Root vector

From Encyclopedia of Mathematics
Jump to: navigation, search

2010 Mathematics Subject Classification: Primary: 15A18 [MSN][ZBL]

of a linear transformation $A$ of a vector space $V$ over a field $K$

A vector $v$ in the kernel of the linear transformation $(A-\lambda I)^n$, where $\lambda \in K$ and $n$ is a positive integer depending on $A$ and $v$. The number $\lambda$ is necessarily an eigenvalue of $A$. If, under these conditions, $(A - \lambda I)^{n-1}v \ne 0$, one says that $v$ is a root vector of height $n$ belonging to $A$.

The concept of a root vector generalizes the concept of an eigenvector of a transformation $A$: The eigenvectors are precisely the root vectors of height $1$. The set $V_\lambda$ of root vectors belonging to a fixed eigenvalue $\lambda$ is a linear subspace of $V$ which is invariant under $A$. It is known as the root subspace belonging to the eigenvalue $\lambda$. Root vectors belonging to different eigenvalues are linearly independent; in particular, $V_\lambda \cap V_\mu = 0$ if $\lambda \ne \mu$.

Let $V$ be finite-dimensional. If all roots of the characteristic polynomial of $A$ are in $K$ (e.g. if $K$ is algebraically closed), then $V$ decomposes into the direct sum of different root spaces: \begin{equation}\label{eq:a1} V = V_\alpha \oplus \cdots \oplus V_\delta \ . \end{equation}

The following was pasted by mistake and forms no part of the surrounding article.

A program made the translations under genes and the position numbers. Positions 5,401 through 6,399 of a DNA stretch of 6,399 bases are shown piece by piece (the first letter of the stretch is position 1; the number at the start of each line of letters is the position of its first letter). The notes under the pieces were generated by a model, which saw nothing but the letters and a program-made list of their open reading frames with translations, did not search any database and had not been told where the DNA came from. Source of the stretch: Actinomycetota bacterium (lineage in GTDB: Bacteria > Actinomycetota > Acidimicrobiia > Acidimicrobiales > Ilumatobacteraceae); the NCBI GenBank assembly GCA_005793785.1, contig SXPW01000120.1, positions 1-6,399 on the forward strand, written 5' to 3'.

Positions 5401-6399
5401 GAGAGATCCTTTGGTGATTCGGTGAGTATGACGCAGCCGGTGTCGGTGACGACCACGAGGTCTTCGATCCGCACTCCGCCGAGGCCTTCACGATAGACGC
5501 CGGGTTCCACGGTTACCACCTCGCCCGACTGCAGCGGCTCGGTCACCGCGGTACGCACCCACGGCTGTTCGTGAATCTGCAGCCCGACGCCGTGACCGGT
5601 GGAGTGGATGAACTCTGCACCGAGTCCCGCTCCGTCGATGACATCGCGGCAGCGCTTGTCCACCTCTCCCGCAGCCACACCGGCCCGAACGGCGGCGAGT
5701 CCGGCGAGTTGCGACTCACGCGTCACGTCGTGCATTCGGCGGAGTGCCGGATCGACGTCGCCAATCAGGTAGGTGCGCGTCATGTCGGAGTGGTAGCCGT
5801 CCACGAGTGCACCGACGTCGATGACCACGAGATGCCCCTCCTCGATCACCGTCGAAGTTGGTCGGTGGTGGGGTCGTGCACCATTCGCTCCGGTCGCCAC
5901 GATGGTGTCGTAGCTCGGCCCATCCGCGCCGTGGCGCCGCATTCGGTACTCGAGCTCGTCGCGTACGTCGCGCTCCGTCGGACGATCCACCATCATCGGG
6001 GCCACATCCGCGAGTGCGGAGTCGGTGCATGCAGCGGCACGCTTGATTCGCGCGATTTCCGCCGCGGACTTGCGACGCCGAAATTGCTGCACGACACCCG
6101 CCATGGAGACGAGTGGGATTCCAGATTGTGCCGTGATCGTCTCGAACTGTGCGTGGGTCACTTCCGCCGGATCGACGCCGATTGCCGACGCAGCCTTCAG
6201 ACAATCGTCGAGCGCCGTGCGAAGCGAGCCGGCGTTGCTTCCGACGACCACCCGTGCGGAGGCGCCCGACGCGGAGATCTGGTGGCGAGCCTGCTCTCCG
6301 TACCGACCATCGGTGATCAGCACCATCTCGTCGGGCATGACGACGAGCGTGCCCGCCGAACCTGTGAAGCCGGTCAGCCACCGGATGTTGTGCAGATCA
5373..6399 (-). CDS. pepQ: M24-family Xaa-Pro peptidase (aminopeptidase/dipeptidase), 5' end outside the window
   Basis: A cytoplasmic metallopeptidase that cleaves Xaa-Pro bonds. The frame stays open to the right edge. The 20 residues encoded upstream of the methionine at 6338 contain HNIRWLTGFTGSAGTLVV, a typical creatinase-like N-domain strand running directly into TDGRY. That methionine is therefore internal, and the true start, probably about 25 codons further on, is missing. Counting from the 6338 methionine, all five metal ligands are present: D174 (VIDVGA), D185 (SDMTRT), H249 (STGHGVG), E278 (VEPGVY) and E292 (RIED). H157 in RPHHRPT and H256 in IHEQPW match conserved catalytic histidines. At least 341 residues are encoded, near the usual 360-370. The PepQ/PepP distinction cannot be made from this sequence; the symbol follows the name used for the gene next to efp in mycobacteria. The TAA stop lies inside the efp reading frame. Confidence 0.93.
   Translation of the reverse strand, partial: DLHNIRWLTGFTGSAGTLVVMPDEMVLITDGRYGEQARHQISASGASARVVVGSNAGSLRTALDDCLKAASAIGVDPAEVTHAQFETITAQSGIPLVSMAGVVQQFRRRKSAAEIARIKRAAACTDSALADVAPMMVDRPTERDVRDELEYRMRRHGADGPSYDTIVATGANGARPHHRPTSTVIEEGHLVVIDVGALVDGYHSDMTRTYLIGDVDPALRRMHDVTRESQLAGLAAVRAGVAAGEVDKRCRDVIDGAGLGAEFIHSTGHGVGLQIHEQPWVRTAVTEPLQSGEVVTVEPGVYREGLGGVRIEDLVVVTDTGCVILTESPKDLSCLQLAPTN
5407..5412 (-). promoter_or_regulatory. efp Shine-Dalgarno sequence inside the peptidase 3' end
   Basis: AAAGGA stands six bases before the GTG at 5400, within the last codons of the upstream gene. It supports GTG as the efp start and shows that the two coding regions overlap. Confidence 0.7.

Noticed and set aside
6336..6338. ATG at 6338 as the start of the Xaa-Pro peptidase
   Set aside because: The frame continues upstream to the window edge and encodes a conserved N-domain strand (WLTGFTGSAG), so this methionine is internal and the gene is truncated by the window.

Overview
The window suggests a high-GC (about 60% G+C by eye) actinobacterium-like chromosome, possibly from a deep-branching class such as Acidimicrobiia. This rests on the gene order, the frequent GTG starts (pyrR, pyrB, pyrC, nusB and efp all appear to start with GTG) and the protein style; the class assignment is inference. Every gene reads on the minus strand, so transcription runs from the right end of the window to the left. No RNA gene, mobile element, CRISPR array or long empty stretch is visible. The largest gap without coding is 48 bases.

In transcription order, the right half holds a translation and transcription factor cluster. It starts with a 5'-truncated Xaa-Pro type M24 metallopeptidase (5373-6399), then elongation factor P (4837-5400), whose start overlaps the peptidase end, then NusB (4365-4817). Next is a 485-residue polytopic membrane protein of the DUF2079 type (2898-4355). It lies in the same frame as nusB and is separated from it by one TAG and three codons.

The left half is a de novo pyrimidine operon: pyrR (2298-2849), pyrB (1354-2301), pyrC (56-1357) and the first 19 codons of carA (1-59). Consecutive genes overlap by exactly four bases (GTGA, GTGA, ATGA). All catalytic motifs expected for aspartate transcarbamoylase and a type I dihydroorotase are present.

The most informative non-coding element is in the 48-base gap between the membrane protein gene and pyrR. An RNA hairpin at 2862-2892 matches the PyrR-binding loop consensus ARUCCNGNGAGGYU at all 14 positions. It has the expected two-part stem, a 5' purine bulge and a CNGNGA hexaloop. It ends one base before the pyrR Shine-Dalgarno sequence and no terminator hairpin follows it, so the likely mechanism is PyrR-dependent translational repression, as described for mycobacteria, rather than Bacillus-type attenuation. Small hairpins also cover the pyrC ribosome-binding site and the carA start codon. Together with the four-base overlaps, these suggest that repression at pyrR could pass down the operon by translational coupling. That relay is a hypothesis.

This decomposition is a special case of the weight decomposition of a vector space $V$ relative to a splitting nilpotent Lie algebra $L$ of linear transformations: The Lie algebra in this case is the one-dimensional subalgebra generated by $A$ in the Lie algebra of all linear transformations of $V$ (see Weight of a representation of a Lie algebra).

If the matrix of $A$ relative to some basis is a Jordan matrix, then the components of the decomposition \eqref{eq:a1} may be described as follows: The root subspace $V_\lambda$ is the linear hull of the set of basis vectors which correspond to Jordan cells with eigenvalue $\lambda$.


[1] V.V. Voevodin, "Algèbre linéare" , MIR (1976) (Translated from Russian)
[2] A.I. Mal'tsev, "Foundations of linear algebra" , Freeman (1963) (Translated from Russian)
How to Cite This Entry:
Root vector. Encyclopedia of Mathematics. URL:
This article was adapted from an original article by V.L. Popov (originator), which appeared in Encyclopedia of Mathematics - ISBN 1402006098. See original article